The Afterlife

With a vaccine to the coronavirus now being distributed, we may be able to begin seeing some outlines of what life and work will look like when the COVID-19 pandemic passes. The spread of the virus in the past 12 months has forced countless adaptions upon almost all of us, whether we wished for them or not. And there is no adequate way to express of the impact of the lives lost.

In this new department called The Afterlife, LMU Magazine, with the help of thought leaders and experts among the LMU community, will explore the ways in which the pandemic may change us in our interactions and daily work.

We welcome submissions. Tell us in 250 words about the most important change, for better or for worse, that you see as long-lasting in your world of work or expertise. Email your reflection to, along with your name and a phone number, your relationship to the university, and your profession or area of expertise/work and we’ll post some to the LMU Magazine website here on the Afterlife page in the coming weeks.—The Editor.


Ernesto Colín ’99, M.A. ’01

The COVID-19 pandemic has disrupted far more than the day-to-day operations of America’s schools. “What happened here is that the pandemic has revealed the fissures that we have in education settings and amplified all of them,” says Ernesto Colín, LMU professor of education. Colín talks about what we’ve confronted and what we’ve learned.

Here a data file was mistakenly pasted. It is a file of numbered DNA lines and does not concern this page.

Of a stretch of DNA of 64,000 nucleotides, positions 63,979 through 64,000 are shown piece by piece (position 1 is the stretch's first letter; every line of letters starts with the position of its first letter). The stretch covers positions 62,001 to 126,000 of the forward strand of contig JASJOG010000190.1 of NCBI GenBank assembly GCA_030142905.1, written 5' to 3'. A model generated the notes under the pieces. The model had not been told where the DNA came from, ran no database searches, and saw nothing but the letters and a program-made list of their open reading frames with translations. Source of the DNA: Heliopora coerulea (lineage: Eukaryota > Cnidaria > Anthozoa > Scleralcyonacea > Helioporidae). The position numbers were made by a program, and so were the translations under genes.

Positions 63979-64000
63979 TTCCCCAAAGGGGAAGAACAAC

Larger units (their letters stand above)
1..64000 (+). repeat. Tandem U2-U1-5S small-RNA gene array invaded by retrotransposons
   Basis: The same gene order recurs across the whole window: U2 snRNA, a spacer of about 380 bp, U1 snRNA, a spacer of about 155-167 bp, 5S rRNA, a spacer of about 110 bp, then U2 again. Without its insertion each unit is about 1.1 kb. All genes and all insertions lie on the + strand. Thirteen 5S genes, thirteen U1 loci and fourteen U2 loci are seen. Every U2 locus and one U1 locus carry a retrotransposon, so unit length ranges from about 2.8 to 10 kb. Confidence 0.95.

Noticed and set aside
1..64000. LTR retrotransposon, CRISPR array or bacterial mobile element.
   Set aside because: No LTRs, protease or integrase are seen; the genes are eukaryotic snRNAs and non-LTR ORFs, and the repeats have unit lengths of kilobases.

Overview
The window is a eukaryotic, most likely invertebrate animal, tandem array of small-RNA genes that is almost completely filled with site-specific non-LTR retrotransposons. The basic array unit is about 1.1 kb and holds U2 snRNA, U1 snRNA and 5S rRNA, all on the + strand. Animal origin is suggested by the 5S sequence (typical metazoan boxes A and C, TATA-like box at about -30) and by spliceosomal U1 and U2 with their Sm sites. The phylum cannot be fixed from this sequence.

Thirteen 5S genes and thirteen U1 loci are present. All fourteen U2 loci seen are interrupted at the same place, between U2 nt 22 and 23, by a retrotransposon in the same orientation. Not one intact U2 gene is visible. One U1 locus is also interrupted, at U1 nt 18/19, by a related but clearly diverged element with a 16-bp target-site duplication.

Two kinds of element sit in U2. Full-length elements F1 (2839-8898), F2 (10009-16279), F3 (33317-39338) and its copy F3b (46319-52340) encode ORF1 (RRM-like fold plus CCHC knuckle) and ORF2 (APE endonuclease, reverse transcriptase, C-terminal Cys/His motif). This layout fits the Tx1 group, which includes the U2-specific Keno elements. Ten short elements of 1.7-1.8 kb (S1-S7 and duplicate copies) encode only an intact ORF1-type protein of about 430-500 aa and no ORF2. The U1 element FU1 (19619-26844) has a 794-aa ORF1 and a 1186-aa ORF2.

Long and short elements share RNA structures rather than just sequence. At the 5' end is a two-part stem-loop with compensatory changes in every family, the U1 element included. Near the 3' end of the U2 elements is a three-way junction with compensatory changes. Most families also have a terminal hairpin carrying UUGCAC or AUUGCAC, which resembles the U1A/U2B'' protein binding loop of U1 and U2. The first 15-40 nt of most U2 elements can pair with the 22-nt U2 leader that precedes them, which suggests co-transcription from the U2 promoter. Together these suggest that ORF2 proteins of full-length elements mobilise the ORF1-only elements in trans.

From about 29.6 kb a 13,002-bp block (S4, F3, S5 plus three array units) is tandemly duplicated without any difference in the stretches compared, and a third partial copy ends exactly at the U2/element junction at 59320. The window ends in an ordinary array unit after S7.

Losing Touch

A cost of the pandemic is loss of touch — bodily, physical contact. Brian Treanor says he’s learned again about “the richness of the tactile world.”

The Laws of Dance

The compression of movement has become a symbol of the pandemic. If dance is a compressed art on our computer screens, we may value more the theaters and environments where space and human motion intersect.

Ingenuity Amid Crisis

The pandemic has thrown another harsh light on barriers to equity in K-12 education. If this era teaches us to address those inequities, suggests Ernesto Colín, we will have learned a valuable lesson.

COVID and Careers

The virus has reshaped the economy, the job search and how employers seek employees. Branden Grimmett reflects on what career development means now and post-pandemic.

The Spirit in the Pandemic

If we’ve constrained the movement of the Holy Spirit within our churches’ walls on Sunday, Jason Sexton suggests, then perhaps our virtual gatherings have offered a vision of the Spirit unloosed.